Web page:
Discrete means as opposed to continuous. For, instance, people may ask questions about discrete electric charges, discrete spacetime, discrete energies, etc. If discretization is vital/essential to the question then tag it with the [tag:discrete] tag.

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2answers
84 views

Space and time quanta? [closed]

Is there a possibility the space and the time are not continuous, but rather, quantified (only some positions in the space exist, and some instants in the arrow of time) ? Hopes my question is clear.
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0answers
18 views

Discrete translational invariance of lattice systems and conserved quantities [duplicate]

Imagine a crystal lattice with discrete translational symmetry. Is there any way to obtain local periodic conserved quantities by taking a derivative (deliberately left abstract)? The discretised ...
4
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2answers
90 views

How photons can emerge quantized if their cause is continuous?

I know that photons are quantized, they are not continuous. But they are created by an accelerated charge. So how is it possible to have a quantized outcome from a symmetric continuous event? I mean ...
2
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3answers
385 views

Difference between discretization and quantization in physics

I am just trying to understand the fundamental difference between these two concepts in physics: From discreteness of some quantity: one usually interprets it as a quantity being only able to take ...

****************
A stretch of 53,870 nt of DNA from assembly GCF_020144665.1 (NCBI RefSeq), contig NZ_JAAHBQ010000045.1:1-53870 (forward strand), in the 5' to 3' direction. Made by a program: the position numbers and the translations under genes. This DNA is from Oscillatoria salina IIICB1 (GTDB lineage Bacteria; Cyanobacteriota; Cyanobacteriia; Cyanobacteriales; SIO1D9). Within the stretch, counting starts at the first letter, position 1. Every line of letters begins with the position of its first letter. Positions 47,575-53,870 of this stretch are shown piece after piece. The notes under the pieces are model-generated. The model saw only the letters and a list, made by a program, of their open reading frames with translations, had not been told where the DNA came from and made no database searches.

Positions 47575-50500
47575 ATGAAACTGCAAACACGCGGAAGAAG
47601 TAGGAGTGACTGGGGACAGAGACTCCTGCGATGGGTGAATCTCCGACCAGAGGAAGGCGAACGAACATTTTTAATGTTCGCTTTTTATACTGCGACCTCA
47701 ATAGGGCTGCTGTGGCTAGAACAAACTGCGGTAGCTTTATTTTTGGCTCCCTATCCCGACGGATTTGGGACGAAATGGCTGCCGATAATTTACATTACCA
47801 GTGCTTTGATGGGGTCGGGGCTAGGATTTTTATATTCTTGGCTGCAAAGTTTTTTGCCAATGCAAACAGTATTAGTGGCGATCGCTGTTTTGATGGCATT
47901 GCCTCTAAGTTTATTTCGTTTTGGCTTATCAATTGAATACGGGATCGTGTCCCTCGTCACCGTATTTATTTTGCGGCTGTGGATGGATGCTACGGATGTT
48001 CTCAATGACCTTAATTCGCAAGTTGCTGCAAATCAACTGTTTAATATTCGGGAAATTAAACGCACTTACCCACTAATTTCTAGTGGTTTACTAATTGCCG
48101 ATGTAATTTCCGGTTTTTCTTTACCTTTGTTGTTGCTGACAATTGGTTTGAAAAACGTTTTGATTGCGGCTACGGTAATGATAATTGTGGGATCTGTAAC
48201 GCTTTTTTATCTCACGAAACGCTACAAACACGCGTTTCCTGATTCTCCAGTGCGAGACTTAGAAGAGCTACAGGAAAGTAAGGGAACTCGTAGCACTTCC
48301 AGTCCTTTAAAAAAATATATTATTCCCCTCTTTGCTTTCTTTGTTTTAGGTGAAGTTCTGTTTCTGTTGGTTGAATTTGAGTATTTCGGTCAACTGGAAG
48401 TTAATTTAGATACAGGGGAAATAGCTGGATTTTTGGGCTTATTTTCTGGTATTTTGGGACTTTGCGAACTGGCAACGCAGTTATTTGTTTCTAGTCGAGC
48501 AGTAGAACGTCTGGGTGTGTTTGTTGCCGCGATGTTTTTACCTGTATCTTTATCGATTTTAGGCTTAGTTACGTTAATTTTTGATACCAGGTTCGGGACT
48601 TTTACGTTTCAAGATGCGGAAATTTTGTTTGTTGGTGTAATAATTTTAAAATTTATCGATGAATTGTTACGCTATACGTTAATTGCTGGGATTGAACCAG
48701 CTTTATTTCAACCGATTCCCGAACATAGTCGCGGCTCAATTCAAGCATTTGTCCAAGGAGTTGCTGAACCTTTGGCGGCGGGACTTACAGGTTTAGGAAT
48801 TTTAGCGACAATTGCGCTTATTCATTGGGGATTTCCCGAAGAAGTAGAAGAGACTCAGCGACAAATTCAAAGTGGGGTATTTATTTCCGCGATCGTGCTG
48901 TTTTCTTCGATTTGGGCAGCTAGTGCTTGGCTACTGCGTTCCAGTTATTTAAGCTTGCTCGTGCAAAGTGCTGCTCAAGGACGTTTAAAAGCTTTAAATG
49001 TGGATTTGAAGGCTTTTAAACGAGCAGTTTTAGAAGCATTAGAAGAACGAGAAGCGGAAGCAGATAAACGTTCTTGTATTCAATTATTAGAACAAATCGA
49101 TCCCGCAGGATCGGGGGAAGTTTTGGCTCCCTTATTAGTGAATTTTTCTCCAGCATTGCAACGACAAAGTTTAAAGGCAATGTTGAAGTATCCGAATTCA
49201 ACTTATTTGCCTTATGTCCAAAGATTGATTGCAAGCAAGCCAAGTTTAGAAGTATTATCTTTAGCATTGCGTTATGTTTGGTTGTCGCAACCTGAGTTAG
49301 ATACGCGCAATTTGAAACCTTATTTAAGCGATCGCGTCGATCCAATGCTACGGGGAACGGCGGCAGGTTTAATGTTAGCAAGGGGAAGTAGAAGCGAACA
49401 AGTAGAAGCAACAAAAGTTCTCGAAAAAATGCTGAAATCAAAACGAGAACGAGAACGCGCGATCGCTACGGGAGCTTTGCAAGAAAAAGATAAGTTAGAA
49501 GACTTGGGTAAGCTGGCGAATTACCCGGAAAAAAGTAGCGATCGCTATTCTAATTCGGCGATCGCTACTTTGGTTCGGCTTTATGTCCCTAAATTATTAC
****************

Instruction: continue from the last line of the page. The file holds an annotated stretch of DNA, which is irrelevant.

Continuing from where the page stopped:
0
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1answer
54 views

Time it takes for a single unit of movement [duplicate]

I've just been wondering, what is the time that passes between one moment to another. Lets take an example that we have a single light source, so small that it emits only a single, constant beam of ...
0
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0answers
23 views

How to compute remnant discrete charges?

When a $U(1)$ gauge symmetry is broken by Higgs field with $U(1)$ charge $g$, we have a remnant $\mathbb{Z}_q$ symmetry. How can I compute the corresponding charges under this remnant group for ...
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2answers
119 views

I have been thinking about the unification of general relativity and quantum mechanics [closed]

I have been thinking about the unification of general relativity and quantum mechanics. after giving it much thought I'm wondering if the problem is not in the formulas used but the numbering system. ...
3
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0answers
84 views

Do lattice gauge theories with discrete gauge groups have sensible continuum limits?

In lattice gauge theories the only gauge invariant observables are constructed from Wilson loops and local field strength observables are reconstructed as zero size limits of Wilson loops. Furthermore ...
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4answers
214 views

Why, fundamentally, are particles charged?

This is something that has long bothered me, and I have asked a few physicists and chemists and never gotten a very satisfying answer. Why are particles charged? And I'm not asking (and this is the ...
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1answer